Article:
The following article will cover:
- The responsibilities and duties of an individual debtor during the Chapter 11 bankruptcy process.
- The process of creating and confirming a reorganization plan in an individual Chapter 11 bankruptcy case.
- The challenges that may arise during the confirmation of the reorganization plan.
What Are The Responsibilities And Duties Of An Individual Debtor During The Chapter 11 Bankruptcy Process?
The primary responsibility of an individual debtor during a Chapter 11 bankruptcy process is to maintain honesty and complete transparency. This includes thorough disclosure of all assets, liabilities, and income streams. Non-disclosure of these could lead to serious legal consequences, including bankruptcy fraud.
In cases where the debtor holds a majority ownership in other corporations, it’s necessary to file a special report. This report discloses their ownership interest and offers insight into the financial health of the said business. As per Illinois regulations, debtors are required to submit a monthly operating report on the 21st of every month. These reports reflect all income and expenditures, and transactions are restricted to a special account termed the “debtor-in-possession” account.
The role of a debtor in possession goes beyond individual interest, extending to making decisions that favor the bankruptcy estate, composed of all creditors, assets, and the debtor.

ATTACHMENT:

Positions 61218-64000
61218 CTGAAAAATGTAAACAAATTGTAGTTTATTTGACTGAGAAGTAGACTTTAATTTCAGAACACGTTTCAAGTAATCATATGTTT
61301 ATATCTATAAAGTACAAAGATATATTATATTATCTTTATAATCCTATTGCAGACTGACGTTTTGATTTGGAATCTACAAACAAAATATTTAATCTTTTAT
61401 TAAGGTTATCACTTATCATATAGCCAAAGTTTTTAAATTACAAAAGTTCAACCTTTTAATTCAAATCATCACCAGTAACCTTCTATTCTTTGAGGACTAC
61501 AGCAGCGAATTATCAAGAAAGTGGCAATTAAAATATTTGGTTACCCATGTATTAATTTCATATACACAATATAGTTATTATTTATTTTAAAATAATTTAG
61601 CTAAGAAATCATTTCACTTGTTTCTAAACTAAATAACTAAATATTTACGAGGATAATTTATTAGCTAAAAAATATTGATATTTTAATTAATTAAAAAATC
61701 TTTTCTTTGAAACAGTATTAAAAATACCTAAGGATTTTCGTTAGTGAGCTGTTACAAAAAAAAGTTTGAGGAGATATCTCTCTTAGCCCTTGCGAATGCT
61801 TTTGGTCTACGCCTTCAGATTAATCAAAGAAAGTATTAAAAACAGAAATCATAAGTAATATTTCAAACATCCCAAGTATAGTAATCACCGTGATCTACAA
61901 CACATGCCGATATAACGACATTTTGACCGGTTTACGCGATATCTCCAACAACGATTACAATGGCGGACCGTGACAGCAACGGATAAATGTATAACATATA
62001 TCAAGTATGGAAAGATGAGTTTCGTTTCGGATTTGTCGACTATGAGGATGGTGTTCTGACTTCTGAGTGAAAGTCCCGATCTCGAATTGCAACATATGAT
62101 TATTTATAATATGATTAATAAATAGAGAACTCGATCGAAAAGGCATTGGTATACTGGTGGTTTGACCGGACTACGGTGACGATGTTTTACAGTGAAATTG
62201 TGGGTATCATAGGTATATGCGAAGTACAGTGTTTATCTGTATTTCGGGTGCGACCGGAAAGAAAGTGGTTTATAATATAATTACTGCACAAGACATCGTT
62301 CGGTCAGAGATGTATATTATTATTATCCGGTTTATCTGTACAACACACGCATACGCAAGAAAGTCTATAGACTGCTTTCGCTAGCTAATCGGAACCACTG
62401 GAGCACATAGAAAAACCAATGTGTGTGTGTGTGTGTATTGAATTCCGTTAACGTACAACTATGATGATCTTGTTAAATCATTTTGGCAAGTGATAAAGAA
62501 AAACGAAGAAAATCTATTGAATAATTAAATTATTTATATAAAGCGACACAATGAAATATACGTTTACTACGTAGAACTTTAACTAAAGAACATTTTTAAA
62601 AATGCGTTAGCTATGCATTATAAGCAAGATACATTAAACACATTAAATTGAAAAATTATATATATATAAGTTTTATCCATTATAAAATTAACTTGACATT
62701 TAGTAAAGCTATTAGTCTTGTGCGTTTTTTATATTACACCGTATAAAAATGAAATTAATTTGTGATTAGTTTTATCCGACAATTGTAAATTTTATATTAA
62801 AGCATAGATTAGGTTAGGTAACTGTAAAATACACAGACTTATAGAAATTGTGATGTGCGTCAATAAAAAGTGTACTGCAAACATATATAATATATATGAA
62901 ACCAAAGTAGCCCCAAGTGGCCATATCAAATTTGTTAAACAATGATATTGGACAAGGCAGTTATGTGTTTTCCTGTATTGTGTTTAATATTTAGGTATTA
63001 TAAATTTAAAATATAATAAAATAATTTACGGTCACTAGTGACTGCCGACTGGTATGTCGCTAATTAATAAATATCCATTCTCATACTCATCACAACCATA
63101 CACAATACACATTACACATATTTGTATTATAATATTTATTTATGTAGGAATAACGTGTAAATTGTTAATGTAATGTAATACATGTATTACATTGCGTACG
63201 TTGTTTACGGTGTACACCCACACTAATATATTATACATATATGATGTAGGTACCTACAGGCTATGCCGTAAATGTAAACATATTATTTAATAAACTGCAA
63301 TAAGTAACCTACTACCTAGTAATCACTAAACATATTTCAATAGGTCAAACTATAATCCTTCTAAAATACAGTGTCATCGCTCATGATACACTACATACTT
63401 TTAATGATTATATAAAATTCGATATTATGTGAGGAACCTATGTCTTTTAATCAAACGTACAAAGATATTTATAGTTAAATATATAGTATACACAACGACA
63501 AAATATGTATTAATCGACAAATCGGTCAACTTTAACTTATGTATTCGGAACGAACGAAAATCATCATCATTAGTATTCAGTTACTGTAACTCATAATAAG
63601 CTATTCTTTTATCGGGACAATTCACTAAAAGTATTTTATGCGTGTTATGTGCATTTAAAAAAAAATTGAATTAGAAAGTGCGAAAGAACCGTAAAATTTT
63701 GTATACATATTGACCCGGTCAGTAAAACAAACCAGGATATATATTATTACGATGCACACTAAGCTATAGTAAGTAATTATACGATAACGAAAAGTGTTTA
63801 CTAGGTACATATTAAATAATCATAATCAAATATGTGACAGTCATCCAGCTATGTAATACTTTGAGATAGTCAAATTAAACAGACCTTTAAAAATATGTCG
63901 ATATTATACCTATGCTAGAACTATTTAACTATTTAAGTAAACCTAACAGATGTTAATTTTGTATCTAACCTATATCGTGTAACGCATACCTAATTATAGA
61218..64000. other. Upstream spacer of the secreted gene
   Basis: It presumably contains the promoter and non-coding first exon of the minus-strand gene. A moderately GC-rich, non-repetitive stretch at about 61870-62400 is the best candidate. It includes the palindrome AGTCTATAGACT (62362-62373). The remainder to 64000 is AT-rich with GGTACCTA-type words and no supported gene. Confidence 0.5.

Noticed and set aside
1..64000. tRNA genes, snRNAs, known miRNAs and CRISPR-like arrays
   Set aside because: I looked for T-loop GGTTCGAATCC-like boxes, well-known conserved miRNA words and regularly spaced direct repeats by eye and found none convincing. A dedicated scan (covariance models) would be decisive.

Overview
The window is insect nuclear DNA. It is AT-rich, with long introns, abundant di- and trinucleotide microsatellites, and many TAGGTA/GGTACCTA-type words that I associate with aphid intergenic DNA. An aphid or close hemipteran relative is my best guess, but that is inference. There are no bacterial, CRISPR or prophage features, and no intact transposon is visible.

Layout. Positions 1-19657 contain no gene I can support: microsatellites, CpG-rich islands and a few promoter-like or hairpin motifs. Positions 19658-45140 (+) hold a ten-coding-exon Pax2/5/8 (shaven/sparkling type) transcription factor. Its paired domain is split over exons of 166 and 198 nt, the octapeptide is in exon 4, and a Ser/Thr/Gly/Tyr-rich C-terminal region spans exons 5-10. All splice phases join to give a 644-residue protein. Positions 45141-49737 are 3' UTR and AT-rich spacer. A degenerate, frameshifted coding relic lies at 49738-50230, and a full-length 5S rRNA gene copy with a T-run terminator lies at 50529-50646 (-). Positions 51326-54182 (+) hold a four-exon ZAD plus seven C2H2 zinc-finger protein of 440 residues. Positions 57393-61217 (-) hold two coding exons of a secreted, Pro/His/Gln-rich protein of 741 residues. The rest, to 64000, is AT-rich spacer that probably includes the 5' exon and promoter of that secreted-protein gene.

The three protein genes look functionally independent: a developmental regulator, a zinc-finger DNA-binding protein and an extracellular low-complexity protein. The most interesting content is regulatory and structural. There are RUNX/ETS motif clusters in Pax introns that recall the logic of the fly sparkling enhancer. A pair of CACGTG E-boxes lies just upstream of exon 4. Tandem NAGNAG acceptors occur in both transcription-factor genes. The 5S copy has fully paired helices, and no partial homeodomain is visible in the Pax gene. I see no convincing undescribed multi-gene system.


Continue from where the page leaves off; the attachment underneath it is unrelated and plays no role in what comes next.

How Does The Creation And Confirmation Of A Reorganization Plan Work In An Individual Chapter 11 Bankruptcy Case?
The process of creating and confirming a reorganization plan in an individual Chapter 11 bankruptcy case varies greatly due to differing needs, liabilities, and situations of each debtor. The first step is identifying the debtor’s objectives and the issues they aim to resolve through the bankruptcy filing. After establishing these goals, it’s crucial to engage with creditors and negotiate mutually agreeable terms.
This process culminates in the drafting and filing of a plan, accompanied by a disclosure statement. The disclosure statement contains details on various aspects of the plan, enabling creditors to understand the exact ramifications of the plan.
Following the filing of the plan, a voting process commences where creditors affected by changes in the contract get to express their approval or disapproval. After voting, a confirmation hearing follows, during which compliance with all rules of the bankruptcy code is established.
However, challenges arise if the ballots don’t indicate support for the plan, potentially preventing its confirmation. This is one of the reasons why navigating Chapter 11 can be complex. Nonetheless, there is a Subchapter 5 within Chapter 11 where creditor approval isn’t necessary as long as the court deems the treatment fair and reasonable. Following the confirmation of the case, the debtor makes the first payment to the creditors, and a motion is filed to close out the bankruptcy case.
For more information on Duties Of A Debtor During A Chapter 11 Bankruptcy, an initial consultation is your next best step. Get the information and legal answers you are seeking by calling (847) 440-5998 today.